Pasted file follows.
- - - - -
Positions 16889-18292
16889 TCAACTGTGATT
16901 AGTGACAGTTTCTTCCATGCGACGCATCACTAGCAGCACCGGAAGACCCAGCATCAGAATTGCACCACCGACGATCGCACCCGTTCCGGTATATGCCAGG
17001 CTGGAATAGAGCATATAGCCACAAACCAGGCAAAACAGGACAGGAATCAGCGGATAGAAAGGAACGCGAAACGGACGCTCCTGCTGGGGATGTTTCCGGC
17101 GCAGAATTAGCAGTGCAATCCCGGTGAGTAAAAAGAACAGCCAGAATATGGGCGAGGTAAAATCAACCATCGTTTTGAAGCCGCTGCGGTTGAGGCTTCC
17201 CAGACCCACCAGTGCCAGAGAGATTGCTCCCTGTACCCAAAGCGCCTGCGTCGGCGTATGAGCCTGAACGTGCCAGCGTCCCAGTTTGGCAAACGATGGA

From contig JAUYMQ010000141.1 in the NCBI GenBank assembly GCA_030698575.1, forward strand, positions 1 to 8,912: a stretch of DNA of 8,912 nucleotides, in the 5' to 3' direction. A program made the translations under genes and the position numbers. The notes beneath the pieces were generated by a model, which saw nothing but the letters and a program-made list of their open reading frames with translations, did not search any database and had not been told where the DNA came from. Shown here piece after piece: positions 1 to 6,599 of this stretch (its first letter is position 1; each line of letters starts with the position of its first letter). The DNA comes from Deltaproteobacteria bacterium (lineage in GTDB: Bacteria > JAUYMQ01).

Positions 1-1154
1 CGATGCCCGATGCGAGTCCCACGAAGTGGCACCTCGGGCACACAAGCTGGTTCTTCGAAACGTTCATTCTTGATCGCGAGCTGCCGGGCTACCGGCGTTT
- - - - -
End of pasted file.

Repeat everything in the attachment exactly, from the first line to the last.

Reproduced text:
Positions 16889-18292
16889 TCAACTGTGATT
16901 AGTGACAGTTTCTTCCATGCGACGCATCACTAGCAGCACCGGAAGACCCAGCATCAGAATTGCACCACCGACGATCGCACCCGTTCCGGTATATGCCAGG
17001 CTGGAATAGAGCATATAGCCACAAACCAGGCAAAACAGGACAGGAATCAGCGGATAGAAAGGAACGCGAAACGGACGCTCCTGCTGGGGATGTTTCCGGC
17101 GCAGAATTAGCAGTGCAATCCCGGTGAGTAAAAAGAACAGCCAGAATATGGGCGAGGTAAAATCAACCATCGTTTTGAAGCCGCTGCGGTTGAGGCTTCC
17201 CAGACCCACCAGTGCCAGAGAGATTGCTCCCTGTACCCAAAGCGCCTGCGTCGGCGTATGAGCCTGAACGTGCCAGCGTCCCAGTTTGGCAAACGATGGA

From contig JAUYMQ010000141.1 in the NCBI GenBank assembly GCA_030698575.1, forward strand, positions 1 to 8,912: a stretch of DNA of 8,912 nucleotides, in the 5' to 3' direction. A program made the translations under genes and the position numbers. The notes beneath the pieces were generated by a model, which saw nothing but the letters and a program-made list of their open reading frames with translations, did not search any database and had not been told where the DNA came from. Shown here piece after piece: positions 1 to 6,599 of this stretch (its first letter is position 1; each line of letters starts with the position of its first letter). The DNA comes from Deltaproteobacteria bacterium (lineage in GTDB: Bacteria > JAUYMQ01).

Positions 1-1154
1 CGATGCCCGATGCGAGTCCCACGAAGTGGCACCTCGGGCACACAAGCTGGTTCTTCGAAACGTTCATTCTTGATCGCGAGCTGCCGGGCTACCGGCGTTT